Forgive me, dear readers, but I'm about to be in head-down tomato processing mode for the next couple of weeks. I've got two sheet pans of chopped tomatoes in the oven that need to come out in 30 minutes, so this is going to be quick. They're the tail end of 60-pounds of the red-ribbed beauties known as Astiana tomatoes from Ayers Creek Farm, the first round of the 150 or so pounds I plan to process this year and squirrel away in the freezer for the winter.
I know, crazy, right?
Those tomatoes, with just the right balance of tart-to-sweet, are the product of more than a decade of selecting seeds for flavor, plant health and field-hardiness on the part of Carol and Anthony Boutard of Ayers Creek Farm in Gaston, Oregon.
Carol describes the discovery of this signature fruit thusly:
"We came upon the fruit at the market in Asti [in the Piedmont region of northwestern Italy], marked 'Nostrano.' We knew it was the local variety, far less ornamental than the perfect, glossy imports displayed nearby. Had tomatoes not been on our shopping list for that night’s dinner, we might well have walked on by, but made the decision to select a few for the sauce. Their flavor was a wonderful surprise and it was after dinner that I scooped out all the seed I could find from the compost bucket."
(Anthony would remind me here that Italy's Piedmont is on roughly the same latitude as Oregon, meaning that the seeds could be adapted to our maritime climate.)
From that less-than-a-handful of seeds they worked over the years to adapt them to their Wapato Valley soil and climate to grow the tomato of their dreams. It's important to point out that since tomatoes yield only one crop per year, selecting and planting for reliable results can take a decade or more to achieve the desired result. Then it requires painstakingly selecting seeds each harvest season in order to have enough of a selection for the next year's crop.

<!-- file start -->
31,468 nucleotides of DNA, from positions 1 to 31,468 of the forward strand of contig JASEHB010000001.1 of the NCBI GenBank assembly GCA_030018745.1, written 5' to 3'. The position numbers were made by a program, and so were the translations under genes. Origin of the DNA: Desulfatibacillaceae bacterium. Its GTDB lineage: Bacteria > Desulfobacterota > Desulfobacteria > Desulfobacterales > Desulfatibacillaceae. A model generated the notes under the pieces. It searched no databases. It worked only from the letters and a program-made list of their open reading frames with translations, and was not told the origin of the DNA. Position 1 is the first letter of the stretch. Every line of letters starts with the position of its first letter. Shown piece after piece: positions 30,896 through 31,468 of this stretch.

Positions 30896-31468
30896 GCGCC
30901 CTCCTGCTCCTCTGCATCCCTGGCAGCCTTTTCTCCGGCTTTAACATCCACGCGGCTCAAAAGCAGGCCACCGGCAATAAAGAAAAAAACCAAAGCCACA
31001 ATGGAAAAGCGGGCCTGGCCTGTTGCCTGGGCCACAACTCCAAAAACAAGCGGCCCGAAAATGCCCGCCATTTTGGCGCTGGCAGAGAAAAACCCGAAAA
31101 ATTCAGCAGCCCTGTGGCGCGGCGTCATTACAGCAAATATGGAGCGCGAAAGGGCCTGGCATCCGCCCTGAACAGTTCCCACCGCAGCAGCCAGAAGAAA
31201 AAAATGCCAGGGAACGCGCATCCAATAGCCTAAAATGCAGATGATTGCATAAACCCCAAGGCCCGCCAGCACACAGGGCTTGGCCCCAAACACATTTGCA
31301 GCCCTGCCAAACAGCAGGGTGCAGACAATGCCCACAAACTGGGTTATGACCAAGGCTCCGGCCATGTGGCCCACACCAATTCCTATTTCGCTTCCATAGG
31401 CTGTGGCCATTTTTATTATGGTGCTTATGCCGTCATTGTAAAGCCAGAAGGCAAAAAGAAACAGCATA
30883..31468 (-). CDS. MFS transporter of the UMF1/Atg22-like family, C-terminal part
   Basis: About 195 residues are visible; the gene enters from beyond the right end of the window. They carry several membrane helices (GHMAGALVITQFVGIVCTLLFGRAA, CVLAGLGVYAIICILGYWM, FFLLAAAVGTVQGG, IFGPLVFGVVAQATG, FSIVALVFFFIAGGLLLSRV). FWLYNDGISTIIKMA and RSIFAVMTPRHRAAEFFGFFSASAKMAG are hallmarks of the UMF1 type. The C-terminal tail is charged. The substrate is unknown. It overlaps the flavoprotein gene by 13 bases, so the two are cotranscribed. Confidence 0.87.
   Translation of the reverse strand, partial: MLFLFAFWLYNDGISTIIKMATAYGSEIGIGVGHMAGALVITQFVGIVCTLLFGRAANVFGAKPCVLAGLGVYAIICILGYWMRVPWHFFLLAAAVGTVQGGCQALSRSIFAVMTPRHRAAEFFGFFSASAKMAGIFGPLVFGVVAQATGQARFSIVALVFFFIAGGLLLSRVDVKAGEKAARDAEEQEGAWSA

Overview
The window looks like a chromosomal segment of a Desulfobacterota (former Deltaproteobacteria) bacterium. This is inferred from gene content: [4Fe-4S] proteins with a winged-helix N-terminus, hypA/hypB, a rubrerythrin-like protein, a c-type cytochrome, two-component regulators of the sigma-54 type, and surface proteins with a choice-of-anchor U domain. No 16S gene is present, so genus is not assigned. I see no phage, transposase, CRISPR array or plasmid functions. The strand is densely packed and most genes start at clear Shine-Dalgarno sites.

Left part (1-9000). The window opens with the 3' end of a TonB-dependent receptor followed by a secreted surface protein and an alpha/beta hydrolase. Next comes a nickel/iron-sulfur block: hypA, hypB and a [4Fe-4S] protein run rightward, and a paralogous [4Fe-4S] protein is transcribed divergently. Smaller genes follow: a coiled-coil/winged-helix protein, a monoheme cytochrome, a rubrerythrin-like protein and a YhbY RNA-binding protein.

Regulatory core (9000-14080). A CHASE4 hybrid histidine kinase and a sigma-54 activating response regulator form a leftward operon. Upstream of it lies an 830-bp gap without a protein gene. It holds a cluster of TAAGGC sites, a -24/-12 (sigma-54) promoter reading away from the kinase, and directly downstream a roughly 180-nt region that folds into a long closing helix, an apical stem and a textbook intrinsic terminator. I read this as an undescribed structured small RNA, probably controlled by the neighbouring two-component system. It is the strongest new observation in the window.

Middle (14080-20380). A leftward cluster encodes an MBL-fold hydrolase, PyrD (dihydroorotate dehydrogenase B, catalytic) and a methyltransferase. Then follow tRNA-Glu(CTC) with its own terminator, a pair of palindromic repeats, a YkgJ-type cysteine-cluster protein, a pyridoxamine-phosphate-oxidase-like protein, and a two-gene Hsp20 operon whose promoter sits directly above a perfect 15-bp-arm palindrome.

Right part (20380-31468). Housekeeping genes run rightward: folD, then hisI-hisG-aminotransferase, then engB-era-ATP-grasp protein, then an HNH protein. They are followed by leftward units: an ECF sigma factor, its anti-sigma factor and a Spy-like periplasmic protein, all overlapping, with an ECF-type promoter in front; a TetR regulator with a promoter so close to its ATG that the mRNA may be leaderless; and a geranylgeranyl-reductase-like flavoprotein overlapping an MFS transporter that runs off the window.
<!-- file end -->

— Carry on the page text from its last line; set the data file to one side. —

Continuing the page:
Plant breeding is truly the commitment of a lifetime, and the knowledge of Anthony and Carol's hard work makes my enjoyment of these amazing tomatoes all the sweeter.
My method of roasting is super simple, and to me respects the integrity of the fruit's best qualities, not to mention giving me the maximum flexibilty when it comes to using them.
Preheat the oven to 400°, roughly chop the tomatoes into two-inch chunks, load onto two sheet trays skin-side down and roast for an hour. Cool enough to pull most of the skins off (most easily done by hand), load into quart freezer bags and you're done. If you want a sauce-like consistency, cool completely and run through a blender or food mill.
For a smoky flavor, you can build a fire in your wood-fired grill, spread the hot coals out and put a layer of tin foil over the grates, leaving the edges open so smoke can escape. Roughly chop the tomatoes as described above and place skin-side down on the foil. Place the lid on the grill and roast tomatoes until they are cooked, about 45 minutes to an hour.
Here's a recipe for a fabulous tomato soup, one that I think rivals the best you're likely to find.
Creamy Roasted Tomato Soup
8 Tbsp. (1 stick) butter
1 large onion, chopped fine
3 cloves garlic, minced
1/4 c. flour
2 qts. (8 c.) roasted tomatoes or 3 28-oz. cans crushed tomatoes with their juices
2 c. chicken broth
1 Tbsp. kosher salt plus more to taste
1 tsp. celery salt
1/2 tsp. black pepper
In a Dutch oven or large soup pot, melt butter over medium heat. Add onion and sauté until tender and translucent. Add garlic and continue to sauté 2 minutes. Add flour and stir, making sure it doesn’t stick to the bottom of the pan, for 3 minutes. Add broth, tomatoes, salt, celery salt and pepper. Bring to a boil, then reduce heat to simmer for 30 minutes, stirring frequently to make sure nothing sticks to the bottom of the pan. Remove soup from heat and, using an immersion blender, purée the soup thoroughly until smooth*. Add more salt to taste, if needed. Serve.
* I don't mind a little texture from any bits that don't get totally blended in, but if you want a completely silky smooth finished product, you can press it through a fine mesh sieve, which will catch any remaining seeds or other bits.